So what about all those amendments that Republicans have been offering? Why would Reid be such a big meanie as to use procedural rules to keep them from coming to the floor? If you've been paying close attention, you know why: Republicans insist on offering dozens of poison pills, purely political amendments that undercut actual policy and that usually have nothing to do with the underlying legislation. They've done this on just about every bill brought to the floor in this Congress. So Reid has done what's necessary to actually get some work done in his chamber: limit amendments.
The 113th Congress has been dominated by one Republican obsession: Obamacare. That includes this unemployment benefits bill—Minority Leader Mitch McConnell wants an amendment that would delay the individual mandate for a year to supposedly pay for the unemployment extension. How that would work isn't clear, since the mandate is actually a revenue-generator, but that's the point here. It's not about policy, it's about political statements.
According to Senate Democrats, Senate Republicans tried to repeal all or part of Obamacare on nearly every bill the Senate considered this Congress. In an email, they provide this list:
- SA 760, an Ayotte (R-NH) amendment to the Internet sales tax bill that would exempt employers that say they have to pay higher insurance premiums under Obamacare;
- SA 927, a Heller (R-NV) amendment to the farm bill to prohibit funding for the IRS for Obamacare implementation;
- SA 1248 from Hatch (R-UT) and Rubio (R-FL) in the immigration bill to make sure that no non-citizen got a tax credit for health insurance;
For more bills, please see below the fold.
- Vitter's (R-LA) SA 1748, to take the employer health insurance subsidy away from congressional staff, in the transportation bill;
- SA 1867, an amendment from Coburn (R-OK) to the energy bill that would prevent the subsidies from being available;
- SA 1979 from McConnell and Coats (R-IN) in the continuing resolution bill, the one to keep the government running, to delay the individual mandate;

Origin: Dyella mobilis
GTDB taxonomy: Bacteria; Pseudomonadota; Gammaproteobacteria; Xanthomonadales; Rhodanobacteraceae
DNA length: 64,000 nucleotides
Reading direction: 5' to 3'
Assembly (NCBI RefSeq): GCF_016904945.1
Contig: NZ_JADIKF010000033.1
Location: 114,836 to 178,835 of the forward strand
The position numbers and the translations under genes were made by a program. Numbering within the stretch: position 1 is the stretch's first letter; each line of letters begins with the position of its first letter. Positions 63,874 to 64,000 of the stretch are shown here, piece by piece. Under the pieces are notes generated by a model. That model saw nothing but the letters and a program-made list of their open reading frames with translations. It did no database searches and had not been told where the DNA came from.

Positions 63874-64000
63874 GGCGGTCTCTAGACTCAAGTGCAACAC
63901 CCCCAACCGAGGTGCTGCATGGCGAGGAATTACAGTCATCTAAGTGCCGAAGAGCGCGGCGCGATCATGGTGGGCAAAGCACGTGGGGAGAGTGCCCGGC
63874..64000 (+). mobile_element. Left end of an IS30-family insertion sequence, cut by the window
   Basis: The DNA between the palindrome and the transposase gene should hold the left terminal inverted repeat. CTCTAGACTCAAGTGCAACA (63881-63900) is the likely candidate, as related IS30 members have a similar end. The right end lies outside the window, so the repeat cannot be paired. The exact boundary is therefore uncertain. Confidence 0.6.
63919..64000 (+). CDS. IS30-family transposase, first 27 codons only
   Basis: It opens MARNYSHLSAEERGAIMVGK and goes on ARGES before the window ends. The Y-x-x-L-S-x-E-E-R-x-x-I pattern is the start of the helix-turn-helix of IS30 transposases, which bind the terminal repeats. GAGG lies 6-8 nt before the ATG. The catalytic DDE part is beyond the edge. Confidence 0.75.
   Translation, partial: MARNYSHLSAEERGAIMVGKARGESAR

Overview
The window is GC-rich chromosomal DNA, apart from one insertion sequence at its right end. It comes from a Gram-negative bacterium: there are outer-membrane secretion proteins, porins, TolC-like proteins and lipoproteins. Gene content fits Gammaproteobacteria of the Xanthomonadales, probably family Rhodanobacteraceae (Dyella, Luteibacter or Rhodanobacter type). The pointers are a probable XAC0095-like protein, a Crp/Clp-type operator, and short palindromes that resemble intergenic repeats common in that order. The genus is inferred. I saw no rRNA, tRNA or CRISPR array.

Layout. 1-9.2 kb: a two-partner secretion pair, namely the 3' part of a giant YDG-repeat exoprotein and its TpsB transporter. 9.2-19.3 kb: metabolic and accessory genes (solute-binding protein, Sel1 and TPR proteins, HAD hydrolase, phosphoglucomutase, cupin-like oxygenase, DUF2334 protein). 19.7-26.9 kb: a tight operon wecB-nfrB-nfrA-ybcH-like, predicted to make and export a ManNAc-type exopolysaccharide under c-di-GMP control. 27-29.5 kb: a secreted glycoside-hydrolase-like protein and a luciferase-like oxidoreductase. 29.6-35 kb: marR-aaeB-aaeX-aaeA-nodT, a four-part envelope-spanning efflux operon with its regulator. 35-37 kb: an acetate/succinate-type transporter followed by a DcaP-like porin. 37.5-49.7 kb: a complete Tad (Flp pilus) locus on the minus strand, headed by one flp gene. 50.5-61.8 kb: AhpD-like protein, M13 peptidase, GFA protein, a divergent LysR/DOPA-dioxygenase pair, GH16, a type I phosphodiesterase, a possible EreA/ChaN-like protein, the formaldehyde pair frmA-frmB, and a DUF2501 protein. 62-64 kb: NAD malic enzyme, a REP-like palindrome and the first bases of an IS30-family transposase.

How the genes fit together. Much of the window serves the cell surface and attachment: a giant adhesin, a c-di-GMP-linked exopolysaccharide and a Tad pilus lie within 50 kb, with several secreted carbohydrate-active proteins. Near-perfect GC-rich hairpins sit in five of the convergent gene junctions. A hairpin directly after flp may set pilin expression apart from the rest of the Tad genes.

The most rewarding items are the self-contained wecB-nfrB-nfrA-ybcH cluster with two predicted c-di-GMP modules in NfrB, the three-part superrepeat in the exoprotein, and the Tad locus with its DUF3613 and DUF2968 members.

- Vitter, again, with SA 2184 to the defense authorization; and
- SA 2593, Paul's (R-KY) one-year delay of all of Obamacare, also in the continuing resolution.
Senator Vitter gets some kind of dubious record for having filed his Obamacare amendment to six different bills, all unrelated to Obamacare. When Democrats offered him the chance to have a vote on his amendment as a stand-alone bill, he refused.
It's not just Obamacare, though, that Republicans have been obsessing over in the amendments process. It's scandal-mongering, too.
Here's a few of those "scandal" amendments Republicans insisted get a vote.
- Senator Rubio, Senator Cruz and Senator Cornyn filed amendments on alleged political targeting at the IRS as amendments to the Farm bill and a bipartisan infrastructure bill [SA 892, SA 1085, SA 995, SA 1797];
- Senator Ayotte has tried to strip the child tax credit for the children of undocumented immigrants with her amendment to the budget compromise and the unemployment extension. [SA 2577, SA 2603];
- Sen. Johnson and Sen. Cornyn filed amendments to ban a state and local bailout when the city of Detroit declared bankruptcy even though no such thing was ever seriously contemplated. [SA 1786, SA 1797];
- Sen. Vitter filed an amendment on the widely debunked myth of “Obamaphones,” as an amendment to the Farm Bill. [SA 1127]
There were plenty of hobby-horse amendments, too, like the two amendments Sen. Inhofe filed amendments on climate change on the bipartisan budget compromise [SA 1996, SA 1997] and the two amendments to the farm bill filed by Sens. Lee and Paul to repeal the estate tax [SA 1021, SA 1064].
That's a smattering of the dozens and dozens of Republican amendments offered on every single piece of legislation that gets to the Senate floor, amendments intended to do nothing but make political points, shore up the tea party credentials of GOP senators, and ultimately bog the Senate down to the point that it can't accomplish anything, particularly not any of President Obama's goals. As Greg Sargent reminds us, that's been the explicit strategy of the Republicans, articulated by Mitch McConnell, since 2010.
This isn't about making policy. It's not about integrity of the Senate as an institution. It's about politics and about making government fail. Nothing else.